I’m writing this from home, with my dog, Mika, near me.
It’s not because of the COVID-19 scare.
It’s because The Simons Group doesn’t have an office.
We all used to work in a downtown skyscraper. As time went on, our team members needed more flexibility and craved a better work-life balance. We listened and adapted gradually over the past five years, becoming a fully remote team with members across the United States.
Since this virtual world is my norm, I wanted to share tips on how you can foster a happy and productive environment if you can’t see your staff and coworkers face-to-face because of the current climate or if you want to offer your team more flexibility.
Follow These Steps for Remote Team Success
1. Trust your team. This is my first tip because, without trust, you’ll fail at fostering a successful virtual work environment, whether it’s for the long term or temporarily. If you’re running a virtual team (at least a successful one), you can’t be a micromanager. You need to trust that your people will continue doing the work and completing their tasks on time. Remember why you hired them. Just because you don’t see them every day doesn’t mean they’ll work less.
2. Be clear. Set clear expectations. Prepare your virtual team with clear project roles and responsibilities, discuss specific team member goals to keep everyone accountable, set due dates and track key project metrics as if you were in an office. If your employees understand what they need to accomplish, when they need to accomplish it and how their roles fit into the bigger picture, they’ll be prepared to meet your expectations whether you’re there in person or telecommuting.
3. Unsee the seen. Get the idea out of your head that full conference rooms, the sound of keys clacking on computers and watercooler chatter means your team is productive. Instead, focus on whether the work is getting done (this is where tracking key metrics comes in handy). Employees don’t miss their deadlines simply because they’re not in their offices. Measure virtual team members by their accomplishments – not by the noise they make.
4. Stay connected. If your employees are used to daily in-person interactions, working remotely may make them feel lonely and disconnected. Consistent communication is crucial. Try to engage with your team members daily, either as a group or individually, via video meetings, one-on-one check-in calls or instant messaging chats. This constant interaction will keep your team members connected and make them feel included and valued.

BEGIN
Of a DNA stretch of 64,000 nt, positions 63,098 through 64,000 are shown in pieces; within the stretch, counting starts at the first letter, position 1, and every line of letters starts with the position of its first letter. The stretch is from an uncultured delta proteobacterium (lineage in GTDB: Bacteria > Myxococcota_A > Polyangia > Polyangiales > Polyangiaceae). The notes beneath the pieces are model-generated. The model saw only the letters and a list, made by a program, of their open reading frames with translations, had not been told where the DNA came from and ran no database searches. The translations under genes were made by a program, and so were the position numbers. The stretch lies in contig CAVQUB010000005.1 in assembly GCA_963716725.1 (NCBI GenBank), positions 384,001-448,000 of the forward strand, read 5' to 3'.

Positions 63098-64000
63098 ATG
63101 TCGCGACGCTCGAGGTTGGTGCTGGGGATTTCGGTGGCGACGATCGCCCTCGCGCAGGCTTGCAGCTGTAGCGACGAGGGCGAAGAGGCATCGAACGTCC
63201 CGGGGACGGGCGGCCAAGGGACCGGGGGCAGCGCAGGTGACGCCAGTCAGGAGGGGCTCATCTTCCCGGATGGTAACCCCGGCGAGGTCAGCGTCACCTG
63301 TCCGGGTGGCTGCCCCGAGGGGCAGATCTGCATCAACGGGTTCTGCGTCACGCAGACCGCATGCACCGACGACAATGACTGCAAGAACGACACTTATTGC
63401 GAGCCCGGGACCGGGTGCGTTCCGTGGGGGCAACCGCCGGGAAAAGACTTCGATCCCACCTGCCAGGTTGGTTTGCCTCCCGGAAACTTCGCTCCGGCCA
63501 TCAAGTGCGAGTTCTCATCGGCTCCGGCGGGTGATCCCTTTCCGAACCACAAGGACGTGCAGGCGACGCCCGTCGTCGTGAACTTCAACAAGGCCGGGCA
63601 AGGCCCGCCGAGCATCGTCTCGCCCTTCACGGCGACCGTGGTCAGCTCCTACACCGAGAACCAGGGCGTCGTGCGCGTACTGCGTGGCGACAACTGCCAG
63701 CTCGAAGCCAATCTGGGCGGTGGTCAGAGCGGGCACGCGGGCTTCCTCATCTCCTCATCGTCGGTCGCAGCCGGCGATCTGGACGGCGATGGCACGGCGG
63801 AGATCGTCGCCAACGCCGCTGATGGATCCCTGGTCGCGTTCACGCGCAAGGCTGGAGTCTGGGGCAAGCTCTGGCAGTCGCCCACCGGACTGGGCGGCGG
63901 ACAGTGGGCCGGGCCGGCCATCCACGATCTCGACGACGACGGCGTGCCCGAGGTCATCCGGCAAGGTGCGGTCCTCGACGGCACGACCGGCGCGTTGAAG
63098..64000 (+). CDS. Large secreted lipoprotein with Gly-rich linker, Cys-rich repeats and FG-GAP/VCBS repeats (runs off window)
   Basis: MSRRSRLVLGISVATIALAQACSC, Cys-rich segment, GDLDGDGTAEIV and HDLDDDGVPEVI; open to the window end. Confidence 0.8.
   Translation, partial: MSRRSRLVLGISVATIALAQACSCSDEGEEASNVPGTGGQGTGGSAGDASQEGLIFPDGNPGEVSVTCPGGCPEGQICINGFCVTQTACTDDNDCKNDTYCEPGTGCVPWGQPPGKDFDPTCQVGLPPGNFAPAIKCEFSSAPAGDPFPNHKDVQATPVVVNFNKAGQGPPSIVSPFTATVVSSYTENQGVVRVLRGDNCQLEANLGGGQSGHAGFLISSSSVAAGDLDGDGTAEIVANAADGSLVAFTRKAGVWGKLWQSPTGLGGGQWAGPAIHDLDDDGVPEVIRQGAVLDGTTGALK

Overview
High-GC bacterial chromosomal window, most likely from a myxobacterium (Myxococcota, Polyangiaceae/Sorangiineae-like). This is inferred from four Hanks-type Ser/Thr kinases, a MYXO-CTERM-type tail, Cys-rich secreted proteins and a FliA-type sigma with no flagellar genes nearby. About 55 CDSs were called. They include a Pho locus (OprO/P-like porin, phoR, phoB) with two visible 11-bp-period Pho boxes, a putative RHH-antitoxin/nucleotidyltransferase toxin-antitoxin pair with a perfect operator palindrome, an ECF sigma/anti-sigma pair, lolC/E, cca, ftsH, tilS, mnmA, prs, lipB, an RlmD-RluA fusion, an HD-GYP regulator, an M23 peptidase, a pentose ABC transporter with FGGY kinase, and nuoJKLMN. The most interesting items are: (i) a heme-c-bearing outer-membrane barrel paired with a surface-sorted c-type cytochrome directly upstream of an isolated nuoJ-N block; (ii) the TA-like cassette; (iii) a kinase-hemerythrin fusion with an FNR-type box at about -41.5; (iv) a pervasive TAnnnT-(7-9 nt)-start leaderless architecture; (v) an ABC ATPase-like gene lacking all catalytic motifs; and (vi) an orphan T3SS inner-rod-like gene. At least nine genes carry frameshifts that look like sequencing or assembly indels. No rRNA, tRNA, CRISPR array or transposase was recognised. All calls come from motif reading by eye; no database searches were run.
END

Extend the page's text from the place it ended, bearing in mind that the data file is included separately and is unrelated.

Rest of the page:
5. Use the tools. The modern world has provided us with all the technological tools to collaborate productively, whether we work face-to-face or across multiple time zones. Take full advantage of chat and collaboration tools, video calling, screen sharing, project management software, your company’s intranet and texting. Use the right tool for the function. For example, think about discussing performance via video so that you can foster a more personal connection. If you need a quick response, try a short text message. If you need to comment on or assign a task, use your project management system.
Adjusting to a Virtual Team
If you and your employees are forced to work from home unexpectedly, it will be an adjustment. Just remember, you already have the know-how and the tools to bring your virtual team together and keep members connected and thriving until they can be face-to-face again.
Get more remote work tips and information in our in-depth report about the future of remote work.
Is your team working remotely partially or in full? How is everyone adjusting to the new normal? Let us know in the comments below.